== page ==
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whale ; for the Scotch had, in part, got possession of the government, and gave laws to the English. He reprobated the original agreement of Congress to vote by colonies, and therefore was for their voting in all cases according to the number of taxables.

Dr. · WITHERSPOON opposed every alteration of the Article. All men admitted that a confederacy is necessary. Should the idea get abroad that there is likely to be no union among us, it will damp the minds of the people, diminish the glory of our struggle, and lessen its importance; because it will open to our view future prospects of war and dissension among ourselves. If an equal vote be refused, the smaller States will become vassals to the larger; and all experience has shown that the vassals and subjects of free states are the most enslaved. He instanced the helots of Sparta and the provinces of Rome. He observed that foreign powers discovering this blemish, would make it a handle for disengaging the smaller States from so unequal a confederacy. That the colonies should, in fact, be considered as individuals; that as such, in all disputes, they should have an equal vote; and that they are now collected as individuals making a bargain with each other, and of course had a bright to vote as individuals. That in the East India Company they voted by persons, and not by their proportions of stock. That the Belgic Confederacy voted by provinces. That in questions of war the smaller States were as much interested as the larger, and therefore should vote equally; and indeed that the larger States were more likely to bring war on the Confederacy in proportion as their frontier was more extensive. He admitted that equality of representation was an excellent principle, but then it must be of things which are coordinate ; that is, of things similar and of the same nature; that nothing relating to individuals could ever come before Congress; nothing but what would respect colonies. He distinguished between an incorporating and a federal union. The union of England and Scotland was an incorporating one; yet Scotland had 'suffered by that union; for that its inhabitants were drawn from it by the hopes of places and employments; nor was it an instance of equality of representation, because, while Scotland was allowed nearly a thirteenth of representation, they were to pay only one-fortieth of the land tax. не expressed his views that in the present enlightened state of men's minds we might expect a lasting confederacy, if it was founded on fair principles.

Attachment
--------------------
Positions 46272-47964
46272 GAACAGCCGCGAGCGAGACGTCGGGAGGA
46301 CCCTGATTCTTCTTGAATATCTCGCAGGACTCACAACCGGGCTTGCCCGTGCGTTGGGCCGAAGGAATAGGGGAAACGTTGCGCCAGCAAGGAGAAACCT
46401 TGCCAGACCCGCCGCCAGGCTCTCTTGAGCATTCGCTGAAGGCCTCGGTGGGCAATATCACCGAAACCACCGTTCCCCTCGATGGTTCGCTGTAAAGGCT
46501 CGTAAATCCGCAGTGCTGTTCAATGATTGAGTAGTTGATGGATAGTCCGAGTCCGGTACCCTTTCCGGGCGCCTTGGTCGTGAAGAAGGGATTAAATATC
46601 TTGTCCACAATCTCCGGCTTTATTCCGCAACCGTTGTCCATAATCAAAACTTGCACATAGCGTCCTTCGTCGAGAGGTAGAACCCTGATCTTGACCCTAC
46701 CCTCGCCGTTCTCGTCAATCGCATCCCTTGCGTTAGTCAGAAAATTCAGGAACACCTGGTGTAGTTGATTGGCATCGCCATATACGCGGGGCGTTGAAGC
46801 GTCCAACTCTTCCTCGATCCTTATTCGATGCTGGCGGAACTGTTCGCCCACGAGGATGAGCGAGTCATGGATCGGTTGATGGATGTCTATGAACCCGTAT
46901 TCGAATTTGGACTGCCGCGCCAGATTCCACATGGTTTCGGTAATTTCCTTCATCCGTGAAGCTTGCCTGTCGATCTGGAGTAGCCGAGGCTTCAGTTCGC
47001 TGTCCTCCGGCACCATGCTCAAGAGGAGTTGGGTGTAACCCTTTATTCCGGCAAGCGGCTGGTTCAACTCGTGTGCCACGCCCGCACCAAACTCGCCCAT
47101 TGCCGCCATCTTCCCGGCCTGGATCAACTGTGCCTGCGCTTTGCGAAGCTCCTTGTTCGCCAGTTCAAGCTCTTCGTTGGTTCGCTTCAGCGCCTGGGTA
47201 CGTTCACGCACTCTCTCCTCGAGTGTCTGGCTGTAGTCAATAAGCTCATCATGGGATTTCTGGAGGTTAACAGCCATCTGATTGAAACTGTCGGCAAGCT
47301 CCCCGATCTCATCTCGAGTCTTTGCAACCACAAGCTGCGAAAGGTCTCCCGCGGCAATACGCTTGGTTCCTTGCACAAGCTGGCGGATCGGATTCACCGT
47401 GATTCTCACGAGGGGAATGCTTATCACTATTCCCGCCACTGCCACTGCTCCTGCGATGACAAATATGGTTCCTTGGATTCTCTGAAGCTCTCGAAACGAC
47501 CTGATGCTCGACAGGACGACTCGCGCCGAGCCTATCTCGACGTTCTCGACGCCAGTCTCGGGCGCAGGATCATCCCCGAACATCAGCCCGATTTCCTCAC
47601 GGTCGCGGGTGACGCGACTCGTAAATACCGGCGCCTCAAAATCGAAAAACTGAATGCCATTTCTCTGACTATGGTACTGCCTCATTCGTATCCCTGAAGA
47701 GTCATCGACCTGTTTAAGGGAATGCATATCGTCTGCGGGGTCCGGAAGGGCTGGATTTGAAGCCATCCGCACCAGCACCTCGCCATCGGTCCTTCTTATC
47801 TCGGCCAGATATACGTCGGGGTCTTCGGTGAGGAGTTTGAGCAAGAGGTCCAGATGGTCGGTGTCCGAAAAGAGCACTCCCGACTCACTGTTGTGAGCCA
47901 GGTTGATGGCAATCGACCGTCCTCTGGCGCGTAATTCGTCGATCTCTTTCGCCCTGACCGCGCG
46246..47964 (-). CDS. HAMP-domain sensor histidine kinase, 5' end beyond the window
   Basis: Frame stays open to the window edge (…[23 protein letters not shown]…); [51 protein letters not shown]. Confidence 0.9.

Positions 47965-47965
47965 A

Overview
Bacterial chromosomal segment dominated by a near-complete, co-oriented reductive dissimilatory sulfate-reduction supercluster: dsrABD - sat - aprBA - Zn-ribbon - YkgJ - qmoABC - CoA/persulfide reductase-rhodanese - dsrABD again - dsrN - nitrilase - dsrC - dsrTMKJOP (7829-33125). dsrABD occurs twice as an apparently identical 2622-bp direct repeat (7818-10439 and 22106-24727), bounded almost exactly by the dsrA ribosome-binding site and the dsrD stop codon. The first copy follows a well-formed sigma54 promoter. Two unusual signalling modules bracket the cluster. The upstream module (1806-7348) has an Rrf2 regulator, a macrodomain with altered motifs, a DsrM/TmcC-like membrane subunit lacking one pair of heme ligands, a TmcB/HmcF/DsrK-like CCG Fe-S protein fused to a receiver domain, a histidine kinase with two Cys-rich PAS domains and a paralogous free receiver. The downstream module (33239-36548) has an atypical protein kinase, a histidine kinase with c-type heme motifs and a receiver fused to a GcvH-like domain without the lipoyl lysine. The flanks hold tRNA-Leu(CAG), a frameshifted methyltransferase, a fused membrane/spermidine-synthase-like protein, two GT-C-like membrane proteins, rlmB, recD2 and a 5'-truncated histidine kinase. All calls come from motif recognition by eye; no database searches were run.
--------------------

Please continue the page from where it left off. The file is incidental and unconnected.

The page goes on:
Mr. John Adams advocated the voting in proportion to numbers. He said, that we stand here as the representatives of the people; that in some States the people are many, in others they are few; that therefore their vote here should be proportioned to the numbers from whom it comes. Reason, justice, and equity never had justice enough on the face of the earth to govern the councils of men. It is interest alone which does it, and it is interest alone which can be trusted; that therefore the interests within doors should be the mathematical representatives of the interests without doors.

Besides the fallacy of Mr. Adams' reasoning which assumed that members of the Continental Congress were representatives of the people at large instead of what they actually were, representatives of their respective States, he argued against the individuality of States themselves, and maintained that the object of confederation was to obliterate State lines and distinctions so as to incorporate all under one consolidated government.